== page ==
© 2017, The Author(s). Background: In 2007, we published an opinion document to review the role of pegvisomant (PEG) in the treatment of acromegaly. Since then, new evidence emerged on the biochemical and clinical effects of PEG and on its long-term efficacy and safety. Aim: We here reviewed the emerging aspects of the use of PEG in clinical practice in the light of the most recent literature. Results: The clinical use of PEG is still suboptimal, considering that it remains the most powerful tool to control IGF-I in acromegaly allowing to obtain, with a pharmacological treatment, the most important clinical effects in terms of signs and symptoms, quality of life and comorbidities. The number of patients with acromegaly exposed to PEG worldwide has become quite elevated and the prolonged follow-up allows now to deal quite satisfactorily with many clinical issues including major safety issues, such as the concerns about possible tumour (re)growth under PEG. The positive or neutral impact of PEG on glucose metabolism has been highlighted, and the clinical experience, although limited, with sleep apnoea and pregnancy has been reviewed. Finally, the current concept of somatostatin receptor ligands (SRL) resistance has been addressed, in order to better define the acromegaly patients to whom the PEG option may be offered. Conclusions: PEG increasingly appears to be an effective and safe medical option for many patients not controlled by SRL but its use still needs to be optimized.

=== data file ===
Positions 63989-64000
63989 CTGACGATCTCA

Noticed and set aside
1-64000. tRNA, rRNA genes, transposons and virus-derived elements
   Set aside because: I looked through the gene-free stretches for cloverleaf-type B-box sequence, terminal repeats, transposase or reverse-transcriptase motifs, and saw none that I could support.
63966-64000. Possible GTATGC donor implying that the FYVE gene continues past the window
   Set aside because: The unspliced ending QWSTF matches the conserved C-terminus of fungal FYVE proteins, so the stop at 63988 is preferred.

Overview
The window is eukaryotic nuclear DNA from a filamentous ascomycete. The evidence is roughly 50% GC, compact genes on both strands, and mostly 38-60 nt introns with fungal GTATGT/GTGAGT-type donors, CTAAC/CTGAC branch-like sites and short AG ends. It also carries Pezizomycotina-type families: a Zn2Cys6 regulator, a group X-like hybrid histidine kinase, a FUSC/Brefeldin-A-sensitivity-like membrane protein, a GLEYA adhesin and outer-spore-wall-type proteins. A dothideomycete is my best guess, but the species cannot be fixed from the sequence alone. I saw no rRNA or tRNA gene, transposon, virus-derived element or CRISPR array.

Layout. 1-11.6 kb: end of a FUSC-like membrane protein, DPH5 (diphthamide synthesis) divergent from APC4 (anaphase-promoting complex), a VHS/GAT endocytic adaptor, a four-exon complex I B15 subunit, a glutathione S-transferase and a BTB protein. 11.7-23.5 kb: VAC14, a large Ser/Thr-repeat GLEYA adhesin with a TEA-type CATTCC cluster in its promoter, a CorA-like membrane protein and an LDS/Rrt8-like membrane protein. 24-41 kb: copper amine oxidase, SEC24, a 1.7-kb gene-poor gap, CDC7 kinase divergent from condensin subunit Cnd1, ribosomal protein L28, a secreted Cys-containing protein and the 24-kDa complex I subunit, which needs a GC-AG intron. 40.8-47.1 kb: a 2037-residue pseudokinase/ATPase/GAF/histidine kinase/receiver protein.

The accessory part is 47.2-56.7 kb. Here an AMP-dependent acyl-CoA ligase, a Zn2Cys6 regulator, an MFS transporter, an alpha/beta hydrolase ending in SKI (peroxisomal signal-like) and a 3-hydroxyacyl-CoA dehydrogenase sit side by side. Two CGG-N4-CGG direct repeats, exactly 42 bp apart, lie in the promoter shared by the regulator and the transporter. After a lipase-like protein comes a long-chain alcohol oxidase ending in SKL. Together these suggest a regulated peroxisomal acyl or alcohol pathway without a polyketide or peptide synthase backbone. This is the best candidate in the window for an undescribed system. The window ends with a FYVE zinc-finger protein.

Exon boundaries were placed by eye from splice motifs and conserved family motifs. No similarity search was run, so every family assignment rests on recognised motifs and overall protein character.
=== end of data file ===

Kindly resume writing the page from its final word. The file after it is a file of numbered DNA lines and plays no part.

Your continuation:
- Metabolic effects
- SRL resistance